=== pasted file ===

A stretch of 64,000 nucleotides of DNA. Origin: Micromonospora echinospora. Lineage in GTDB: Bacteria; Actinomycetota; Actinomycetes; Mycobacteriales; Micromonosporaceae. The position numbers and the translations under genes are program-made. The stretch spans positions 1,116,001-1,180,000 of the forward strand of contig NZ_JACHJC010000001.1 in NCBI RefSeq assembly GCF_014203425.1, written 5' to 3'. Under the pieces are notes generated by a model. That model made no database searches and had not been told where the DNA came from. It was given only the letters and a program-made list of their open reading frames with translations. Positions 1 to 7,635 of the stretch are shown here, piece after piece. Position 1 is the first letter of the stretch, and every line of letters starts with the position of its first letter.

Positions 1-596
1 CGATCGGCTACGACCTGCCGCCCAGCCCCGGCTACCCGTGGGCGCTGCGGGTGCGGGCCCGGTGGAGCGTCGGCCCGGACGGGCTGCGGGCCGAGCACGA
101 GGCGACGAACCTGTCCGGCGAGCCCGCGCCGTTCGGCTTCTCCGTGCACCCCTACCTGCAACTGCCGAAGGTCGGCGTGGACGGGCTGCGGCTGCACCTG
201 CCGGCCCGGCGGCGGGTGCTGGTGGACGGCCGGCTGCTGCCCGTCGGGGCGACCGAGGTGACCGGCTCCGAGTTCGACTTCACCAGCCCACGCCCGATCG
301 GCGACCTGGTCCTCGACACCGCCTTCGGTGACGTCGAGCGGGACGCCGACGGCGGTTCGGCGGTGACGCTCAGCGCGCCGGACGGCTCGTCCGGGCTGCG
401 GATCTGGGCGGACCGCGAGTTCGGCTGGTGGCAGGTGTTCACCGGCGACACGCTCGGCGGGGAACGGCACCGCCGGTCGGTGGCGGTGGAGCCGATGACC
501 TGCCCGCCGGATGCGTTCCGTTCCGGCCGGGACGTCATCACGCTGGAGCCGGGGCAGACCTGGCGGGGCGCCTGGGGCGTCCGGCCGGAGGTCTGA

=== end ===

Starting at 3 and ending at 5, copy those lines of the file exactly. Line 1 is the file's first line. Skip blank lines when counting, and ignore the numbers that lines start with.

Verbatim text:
1 CGATCGGCTACGACCTGCCGCCCAGCCCCGGCTACCCGTGGGCGCTGCGGGTGCGGGCCCGGTGGAGCGTCGGCCCGGACGGGCTGCGGGCCGAGCACGA
101 GGCGACGAACCTGTCCGGCGAGCCCGCGCCGTTCGGCTTCTCCGTGCACCCCTACCTGCAACTGCCGAAGGTCGGCGTGGACGGGCTGCGGCTGCACCTG
201 CCGGCCCGGCGGCGGGTGCTGGTGGACGGCCGGCTGCTGCCCGTCGGGGCGACCGAGGTGACCGGCTCCGAGTTCGACTTCACCAGCCCACGCCCGATCG